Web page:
Record review: Sloth Metropolis – Departure

a3830431297_10Burbling under the radar for the past 12 months Sloth Metropolis is a group who beg one very important question: can this band possibly be as good as their name?

Pitching themselves as “progressive folk-rock” – a moniker that could incorporate anything from the flute-assisted hard rock of Jethro Tull or the experimental folktroonica of Beck or Devendra Banhart – the group’s stoned humour and unusual shifting arrangements make them a decidedly uncommercial proposition and all the better for it.

Opening with the woozy ‘Sloth of the Metropolis’, which incorporates bizarre Syd Barrett lyrics, Calum Calderwood’s distorted fiddle playing, a jazz scat breakdown and frenetic shredding, Sloth Metropolis delight in the unexpected and the surreal, flitting from idea to idea with little thought for coherency or consistency.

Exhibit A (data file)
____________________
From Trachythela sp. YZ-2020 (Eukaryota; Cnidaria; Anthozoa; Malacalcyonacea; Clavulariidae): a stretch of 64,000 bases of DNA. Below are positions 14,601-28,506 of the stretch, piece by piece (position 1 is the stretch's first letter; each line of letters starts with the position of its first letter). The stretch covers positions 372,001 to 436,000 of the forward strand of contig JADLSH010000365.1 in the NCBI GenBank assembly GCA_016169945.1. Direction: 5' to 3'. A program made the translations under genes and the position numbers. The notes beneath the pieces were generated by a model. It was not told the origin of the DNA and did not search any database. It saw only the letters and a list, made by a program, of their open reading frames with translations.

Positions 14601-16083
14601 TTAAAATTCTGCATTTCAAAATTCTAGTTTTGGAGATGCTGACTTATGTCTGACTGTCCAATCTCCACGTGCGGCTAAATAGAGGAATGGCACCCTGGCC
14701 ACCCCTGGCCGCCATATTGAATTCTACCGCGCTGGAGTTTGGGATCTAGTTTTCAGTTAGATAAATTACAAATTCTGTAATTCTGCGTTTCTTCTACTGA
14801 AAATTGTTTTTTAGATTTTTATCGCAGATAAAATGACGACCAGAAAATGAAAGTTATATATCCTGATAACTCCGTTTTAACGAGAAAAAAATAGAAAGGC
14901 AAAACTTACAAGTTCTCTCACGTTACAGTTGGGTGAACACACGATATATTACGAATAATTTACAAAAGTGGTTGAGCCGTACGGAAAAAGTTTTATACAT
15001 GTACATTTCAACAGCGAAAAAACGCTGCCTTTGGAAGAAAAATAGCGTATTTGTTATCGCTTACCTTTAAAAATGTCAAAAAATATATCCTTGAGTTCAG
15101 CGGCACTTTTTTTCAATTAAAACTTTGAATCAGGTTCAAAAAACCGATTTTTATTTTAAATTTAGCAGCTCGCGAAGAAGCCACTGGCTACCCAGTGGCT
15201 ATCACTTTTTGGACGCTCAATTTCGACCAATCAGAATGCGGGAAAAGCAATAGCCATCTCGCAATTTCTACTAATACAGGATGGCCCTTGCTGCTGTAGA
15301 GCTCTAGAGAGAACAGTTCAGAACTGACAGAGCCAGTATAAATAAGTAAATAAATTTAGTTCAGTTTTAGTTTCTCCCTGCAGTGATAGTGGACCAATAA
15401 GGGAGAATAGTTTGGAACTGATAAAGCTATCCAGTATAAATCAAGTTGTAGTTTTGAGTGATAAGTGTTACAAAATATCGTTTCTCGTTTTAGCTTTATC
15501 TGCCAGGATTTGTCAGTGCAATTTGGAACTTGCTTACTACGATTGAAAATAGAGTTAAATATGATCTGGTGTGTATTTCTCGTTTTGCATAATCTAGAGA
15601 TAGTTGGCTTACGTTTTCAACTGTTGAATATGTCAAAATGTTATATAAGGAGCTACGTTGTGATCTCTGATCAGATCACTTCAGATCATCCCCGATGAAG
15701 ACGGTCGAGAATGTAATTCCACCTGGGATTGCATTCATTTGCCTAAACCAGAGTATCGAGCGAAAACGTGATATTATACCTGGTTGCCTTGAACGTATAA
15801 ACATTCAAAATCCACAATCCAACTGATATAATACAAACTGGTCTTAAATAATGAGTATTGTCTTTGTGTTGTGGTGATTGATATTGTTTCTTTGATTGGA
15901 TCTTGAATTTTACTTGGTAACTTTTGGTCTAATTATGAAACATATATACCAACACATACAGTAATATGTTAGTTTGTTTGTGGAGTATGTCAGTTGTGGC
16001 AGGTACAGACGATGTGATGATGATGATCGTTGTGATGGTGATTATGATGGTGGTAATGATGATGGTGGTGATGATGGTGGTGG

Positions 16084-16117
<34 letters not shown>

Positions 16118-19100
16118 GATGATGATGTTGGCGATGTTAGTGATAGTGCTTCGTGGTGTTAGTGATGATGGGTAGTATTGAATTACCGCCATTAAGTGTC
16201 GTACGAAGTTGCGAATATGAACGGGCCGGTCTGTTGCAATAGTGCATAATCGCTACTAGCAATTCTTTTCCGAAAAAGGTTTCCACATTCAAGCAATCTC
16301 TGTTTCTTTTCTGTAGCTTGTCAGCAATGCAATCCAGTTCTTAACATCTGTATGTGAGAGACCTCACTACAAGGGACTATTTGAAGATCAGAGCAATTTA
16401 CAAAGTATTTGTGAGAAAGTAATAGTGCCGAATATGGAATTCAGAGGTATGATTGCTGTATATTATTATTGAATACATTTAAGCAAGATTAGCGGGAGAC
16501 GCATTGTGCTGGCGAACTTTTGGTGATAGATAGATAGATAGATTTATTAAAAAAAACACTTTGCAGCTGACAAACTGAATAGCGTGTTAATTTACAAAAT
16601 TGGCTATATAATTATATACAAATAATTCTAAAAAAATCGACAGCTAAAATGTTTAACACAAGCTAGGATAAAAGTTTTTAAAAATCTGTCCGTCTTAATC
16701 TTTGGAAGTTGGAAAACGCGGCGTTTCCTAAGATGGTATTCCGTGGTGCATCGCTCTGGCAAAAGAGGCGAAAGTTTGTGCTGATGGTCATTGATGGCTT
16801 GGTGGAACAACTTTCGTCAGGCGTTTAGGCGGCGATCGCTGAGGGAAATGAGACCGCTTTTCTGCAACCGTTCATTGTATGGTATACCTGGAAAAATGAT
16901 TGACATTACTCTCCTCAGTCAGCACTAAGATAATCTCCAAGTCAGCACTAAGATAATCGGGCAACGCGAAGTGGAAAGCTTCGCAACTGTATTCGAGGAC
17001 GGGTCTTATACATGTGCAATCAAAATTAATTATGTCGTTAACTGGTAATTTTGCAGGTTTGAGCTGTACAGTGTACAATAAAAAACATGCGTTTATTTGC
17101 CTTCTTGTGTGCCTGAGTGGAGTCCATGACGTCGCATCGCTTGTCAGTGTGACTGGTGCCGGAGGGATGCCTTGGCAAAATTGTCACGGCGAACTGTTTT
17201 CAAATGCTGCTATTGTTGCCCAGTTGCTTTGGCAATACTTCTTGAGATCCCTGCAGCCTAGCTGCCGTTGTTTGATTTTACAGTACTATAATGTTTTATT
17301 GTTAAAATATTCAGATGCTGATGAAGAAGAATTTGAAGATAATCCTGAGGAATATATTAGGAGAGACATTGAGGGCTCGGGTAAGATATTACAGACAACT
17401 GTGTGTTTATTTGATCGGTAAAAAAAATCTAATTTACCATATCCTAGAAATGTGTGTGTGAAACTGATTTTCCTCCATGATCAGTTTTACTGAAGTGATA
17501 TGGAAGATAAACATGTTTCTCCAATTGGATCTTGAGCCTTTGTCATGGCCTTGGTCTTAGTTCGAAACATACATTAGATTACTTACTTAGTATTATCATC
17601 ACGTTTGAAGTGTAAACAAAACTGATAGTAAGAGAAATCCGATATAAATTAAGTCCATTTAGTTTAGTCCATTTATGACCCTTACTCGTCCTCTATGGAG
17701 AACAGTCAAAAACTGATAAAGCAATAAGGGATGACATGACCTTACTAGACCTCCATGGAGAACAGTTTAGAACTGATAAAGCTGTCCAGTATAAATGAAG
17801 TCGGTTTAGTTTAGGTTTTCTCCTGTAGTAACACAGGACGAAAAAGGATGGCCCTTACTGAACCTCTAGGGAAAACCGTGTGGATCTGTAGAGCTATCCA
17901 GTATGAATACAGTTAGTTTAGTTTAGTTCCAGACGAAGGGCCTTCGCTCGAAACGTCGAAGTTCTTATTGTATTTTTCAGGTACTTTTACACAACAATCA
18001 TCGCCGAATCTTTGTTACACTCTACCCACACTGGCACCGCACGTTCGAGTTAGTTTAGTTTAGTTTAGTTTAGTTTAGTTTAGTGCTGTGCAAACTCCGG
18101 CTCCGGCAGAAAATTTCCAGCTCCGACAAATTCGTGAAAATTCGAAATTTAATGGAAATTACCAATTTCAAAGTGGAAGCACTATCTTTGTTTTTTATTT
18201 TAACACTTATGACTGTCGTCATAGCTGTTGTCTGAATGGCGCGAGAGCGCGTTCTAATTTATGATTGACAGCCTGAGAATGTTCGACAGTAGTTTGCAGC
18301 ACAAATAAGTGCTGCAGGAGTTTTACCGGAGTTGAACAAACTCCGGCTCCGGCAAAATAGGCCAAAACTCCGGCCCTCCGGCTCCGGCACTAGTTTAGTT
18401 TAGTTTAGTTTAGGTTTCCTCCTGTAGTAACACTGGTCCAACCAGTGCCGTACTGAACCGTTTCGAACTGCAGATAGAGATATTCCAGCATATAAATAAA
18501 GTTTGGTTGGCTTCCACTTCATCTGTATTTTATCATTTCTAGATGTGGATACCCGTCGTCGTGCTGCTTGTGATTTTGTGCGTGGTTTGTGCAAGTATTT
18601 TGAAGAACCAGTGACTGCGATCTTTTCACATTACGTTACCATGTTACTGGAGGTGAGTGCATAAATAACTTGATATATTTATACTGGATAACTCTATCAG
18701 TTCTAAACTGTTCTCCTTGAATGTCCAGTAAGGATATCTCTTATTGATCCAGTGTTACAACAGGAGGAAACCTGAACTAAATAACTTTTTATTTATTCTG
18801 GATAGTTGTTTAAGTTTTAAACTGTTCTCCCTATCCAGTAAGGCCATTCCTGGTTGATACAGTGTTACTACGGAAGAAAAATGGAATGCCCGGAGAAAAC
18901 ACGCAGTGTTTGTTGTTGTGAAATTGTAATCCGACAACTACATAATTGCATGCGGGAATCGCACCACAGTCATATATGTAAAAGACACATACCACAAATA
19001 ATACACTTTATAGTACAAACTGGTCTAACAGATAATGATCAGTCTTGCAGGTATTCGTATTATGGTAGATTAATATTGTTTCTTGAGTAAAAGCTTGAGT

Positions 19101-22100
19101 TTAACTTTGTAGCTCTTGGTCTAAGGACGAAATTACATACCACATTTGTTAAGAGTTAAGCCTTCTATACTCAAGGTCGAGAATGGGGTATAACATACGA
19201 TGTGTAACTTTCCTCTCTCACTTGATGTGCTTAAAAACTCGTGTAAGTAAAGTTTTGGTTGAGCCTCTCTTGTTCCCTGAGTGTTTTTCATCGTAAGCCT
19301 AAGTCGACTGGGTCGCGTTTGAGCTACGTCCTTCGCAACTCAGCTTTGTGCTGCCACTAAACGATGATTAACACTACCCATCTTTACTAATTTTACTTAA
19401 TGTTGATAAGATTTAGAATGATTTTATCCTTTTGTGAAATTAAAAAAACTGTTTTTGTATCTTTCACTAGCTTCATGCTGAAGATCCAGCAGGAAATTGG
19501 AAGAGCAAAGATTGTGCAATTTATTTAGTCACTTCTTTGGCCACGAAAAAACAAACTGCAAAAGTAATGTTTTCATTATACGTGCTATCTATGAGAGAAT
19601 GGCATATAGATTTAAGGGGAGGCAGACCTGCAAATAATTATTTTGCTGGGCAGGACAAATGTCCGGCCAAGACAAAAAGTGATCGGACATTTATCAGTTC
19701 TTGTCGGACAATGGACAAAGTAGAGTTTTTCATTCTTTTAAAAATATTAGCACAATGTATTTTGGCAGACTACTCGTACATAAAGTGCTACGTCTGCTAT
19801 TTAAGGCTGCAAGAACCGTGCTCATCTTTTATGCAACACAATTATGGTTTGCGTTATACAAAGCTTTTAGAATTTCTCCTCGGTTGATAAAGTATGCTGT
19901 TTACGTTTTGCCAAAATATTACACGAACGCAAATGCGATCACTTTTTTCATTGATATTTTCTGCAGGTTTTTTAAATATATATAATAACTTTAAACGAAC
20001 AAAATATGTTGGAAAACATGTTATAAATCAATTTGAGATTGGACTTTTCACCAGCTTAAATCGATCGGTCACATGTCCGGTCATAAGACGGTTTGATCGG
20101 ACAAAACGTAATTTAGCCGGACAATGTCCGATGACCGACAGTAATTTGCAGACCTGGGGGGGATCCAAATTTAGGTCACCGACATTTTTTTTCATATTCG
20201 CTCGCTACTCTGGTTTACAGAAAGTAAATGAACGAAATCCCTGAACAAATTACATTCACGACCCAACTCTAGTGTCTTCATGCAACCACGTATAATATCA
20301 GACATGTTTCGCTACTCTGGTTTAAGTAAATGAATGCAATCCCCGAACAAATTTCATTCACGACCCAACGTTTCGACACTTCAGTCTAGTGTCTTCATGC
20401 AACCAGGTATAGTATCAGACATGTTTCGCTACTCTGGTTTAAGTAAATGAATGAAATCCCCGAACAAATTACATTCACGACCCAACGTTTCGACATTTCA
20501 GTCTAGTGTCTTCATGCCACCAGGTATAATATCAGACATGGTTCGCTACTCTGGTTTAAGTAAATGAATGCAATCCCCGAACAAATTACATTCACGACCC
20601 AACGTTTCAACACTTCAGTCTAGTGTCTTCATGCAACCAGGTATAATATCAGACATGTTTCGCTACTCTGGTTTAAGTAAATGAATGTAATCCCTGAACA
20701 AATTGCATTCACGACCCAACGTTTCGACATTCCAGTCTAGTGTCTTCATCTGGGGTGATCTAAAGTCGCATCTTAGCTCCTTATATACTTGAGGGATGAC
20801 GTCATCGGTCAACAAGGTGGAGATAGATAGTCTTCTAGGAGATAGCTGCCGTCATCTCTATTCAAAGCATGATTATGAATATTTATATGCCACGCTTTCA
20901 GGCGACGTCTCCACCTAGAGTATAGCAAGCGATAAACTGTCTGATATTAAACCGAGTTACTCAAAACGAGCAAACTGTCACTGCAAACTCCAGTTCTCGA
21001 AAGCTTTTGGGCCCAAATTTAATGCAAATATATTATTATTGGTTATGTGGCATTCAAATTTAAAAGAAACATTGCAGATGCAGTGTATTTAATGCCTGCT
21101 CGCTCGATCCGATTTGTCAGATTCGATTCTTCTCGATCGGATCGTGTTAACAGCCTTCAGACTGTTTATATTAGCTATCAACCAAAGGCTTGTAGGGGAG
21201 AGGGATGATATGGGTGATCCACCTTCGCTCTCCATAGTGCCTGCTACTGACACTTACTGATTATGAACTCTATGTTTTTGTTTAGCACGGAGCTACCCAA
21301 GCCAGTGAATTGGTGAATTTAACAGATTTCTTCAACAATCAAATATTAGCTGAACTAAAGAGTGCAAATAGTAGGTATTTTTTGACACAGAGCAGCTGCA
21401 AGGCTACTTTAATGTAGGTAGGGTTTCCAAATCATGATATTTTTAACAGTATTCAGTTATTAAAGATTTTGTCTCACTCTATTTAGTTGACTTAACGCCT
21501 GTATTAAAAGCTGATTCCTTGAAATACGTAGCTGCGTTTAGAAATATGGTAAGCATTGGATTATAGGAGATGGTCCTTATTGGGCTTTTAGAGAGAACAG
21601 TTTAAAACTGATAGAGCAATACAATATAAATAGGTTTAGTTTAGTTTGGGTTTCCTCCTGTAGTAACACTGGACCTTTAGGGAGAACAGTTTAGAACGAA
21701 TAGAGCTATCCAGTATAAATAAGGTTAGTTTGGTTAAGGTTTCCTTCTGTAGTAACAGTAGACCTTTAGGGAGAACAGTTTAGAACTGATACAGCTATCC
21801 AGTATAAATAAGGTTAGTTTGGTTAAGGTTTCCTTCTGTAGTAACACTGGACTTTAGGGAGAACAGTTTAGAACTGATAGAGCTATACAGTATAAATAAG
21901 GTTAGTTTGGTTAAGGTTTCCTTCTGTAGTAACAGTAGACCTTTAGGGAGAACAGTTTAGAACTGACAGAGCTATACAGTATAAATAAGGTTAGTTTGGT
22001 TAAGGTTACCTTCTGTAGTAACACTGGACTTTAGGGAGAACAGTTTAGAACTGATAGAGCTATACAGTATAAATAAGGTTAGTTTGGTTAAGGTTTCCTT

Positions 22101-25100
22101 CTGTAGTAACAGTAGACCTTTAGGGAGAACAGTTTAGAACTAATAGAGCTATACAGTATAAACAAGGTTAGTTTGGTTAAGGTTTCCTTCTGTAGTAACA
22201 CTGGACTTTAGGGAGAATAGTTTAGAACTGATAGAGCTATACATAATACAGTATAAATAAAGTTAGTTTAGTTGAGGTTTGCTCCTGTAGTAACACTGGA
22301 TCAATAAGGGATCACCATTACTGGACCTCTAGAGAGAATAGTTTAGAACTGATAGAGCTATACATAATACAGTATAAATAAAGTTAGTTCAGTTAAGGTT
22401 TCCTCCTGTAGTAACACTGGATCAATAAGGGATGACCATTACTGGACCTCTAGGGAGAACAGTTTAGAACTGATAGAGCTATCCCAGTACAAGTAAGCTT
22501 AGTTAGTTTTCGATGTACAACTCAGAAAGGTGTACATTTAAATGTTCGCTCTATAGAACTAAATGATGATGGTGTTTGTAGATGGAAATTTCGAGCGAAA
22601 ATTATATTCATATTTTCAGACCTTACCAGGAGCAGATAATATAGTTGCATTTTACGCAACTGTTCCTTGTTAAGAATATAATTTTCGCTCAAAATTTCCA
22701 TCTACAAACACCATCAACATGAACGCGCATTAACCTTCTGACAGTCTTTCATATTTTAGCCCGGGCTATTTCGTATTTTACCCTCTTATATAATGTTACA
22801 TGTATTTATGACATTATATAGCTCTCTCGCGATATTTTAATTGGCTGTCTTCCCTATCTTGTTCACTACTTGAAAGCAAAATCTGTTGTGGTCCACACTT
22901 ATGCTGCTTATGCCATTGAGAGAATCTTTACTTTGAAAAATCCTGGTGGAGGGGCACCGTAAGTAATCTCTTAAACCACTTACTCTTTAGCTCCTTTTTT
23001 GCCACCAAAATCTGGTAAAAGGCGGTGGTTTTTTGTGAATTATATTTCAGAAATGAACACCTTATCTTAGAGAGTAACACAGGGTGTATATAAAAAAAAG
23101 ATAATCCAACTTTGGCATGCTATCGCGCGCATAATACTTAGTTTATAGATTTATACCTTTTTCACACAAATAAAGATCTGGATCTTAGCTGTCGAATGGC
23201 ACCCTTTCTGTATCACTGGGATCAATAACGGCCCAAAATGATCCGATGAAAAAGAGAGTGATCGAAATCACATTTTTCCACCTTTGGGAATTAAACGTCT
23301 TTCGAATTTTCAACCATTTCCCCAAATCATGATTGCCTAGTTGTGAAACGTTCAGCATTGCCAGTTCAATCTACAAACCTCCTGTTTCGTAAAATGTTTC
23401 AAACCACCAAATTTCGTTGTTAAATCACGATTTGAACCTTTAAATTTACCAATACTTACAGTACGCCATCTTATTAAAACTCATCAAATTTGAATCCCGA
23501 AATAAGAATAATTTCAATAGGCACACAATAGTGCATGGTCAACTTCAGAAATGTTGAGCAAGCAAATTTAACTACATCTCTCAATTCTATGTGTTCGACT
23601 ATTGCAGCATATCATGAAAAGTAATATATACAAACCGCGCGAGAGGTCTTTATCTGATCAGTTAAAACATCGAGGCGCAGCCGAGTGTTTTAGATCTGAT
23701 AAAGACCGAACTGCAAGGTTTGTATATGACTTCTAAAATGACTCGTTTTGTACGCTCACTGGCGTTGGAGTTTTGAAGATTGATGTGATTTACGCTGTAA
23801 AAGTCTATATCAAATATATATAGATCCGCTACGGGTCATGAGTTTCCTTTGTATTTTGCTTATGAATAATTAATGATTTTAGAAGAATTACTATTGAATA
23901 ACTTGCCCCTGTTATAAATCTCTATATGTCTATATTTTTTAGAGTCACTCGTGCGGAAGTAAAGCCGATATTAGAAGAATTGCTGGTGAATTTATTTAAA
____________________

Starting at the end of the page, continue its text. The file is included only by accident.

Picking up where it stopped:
Just when you think the Jefferson Airplane-meets-Fairport Convention ‘Modern Aristotle’ might settle for a pretty folksy melody there enters a barrage of coins clattering and parrots squawking to push it out into experimental territory once more.

The almost instrumental ‘Wee Fib’ is more obviously riff based and suffers from the relatively low production standards but there’s still time for a Celtic fiddle motif and spacey echoing vocals reminiscent of a folkier version of Unknown Mortal Orchestra.

‘Big Lie’ is a rambling epic with touches of Led Zeppelin in its sprawling riffs and phased guitar playing.

The eclectic sounds contained within Departure might be rather like smoking up with someone who wants to show you their entire record collection at once but there’s always the delight of not knowing what’s just round the corner.

Maybe Sloth Metropolis aren’t such slackers after all.

Words: Max Sefton


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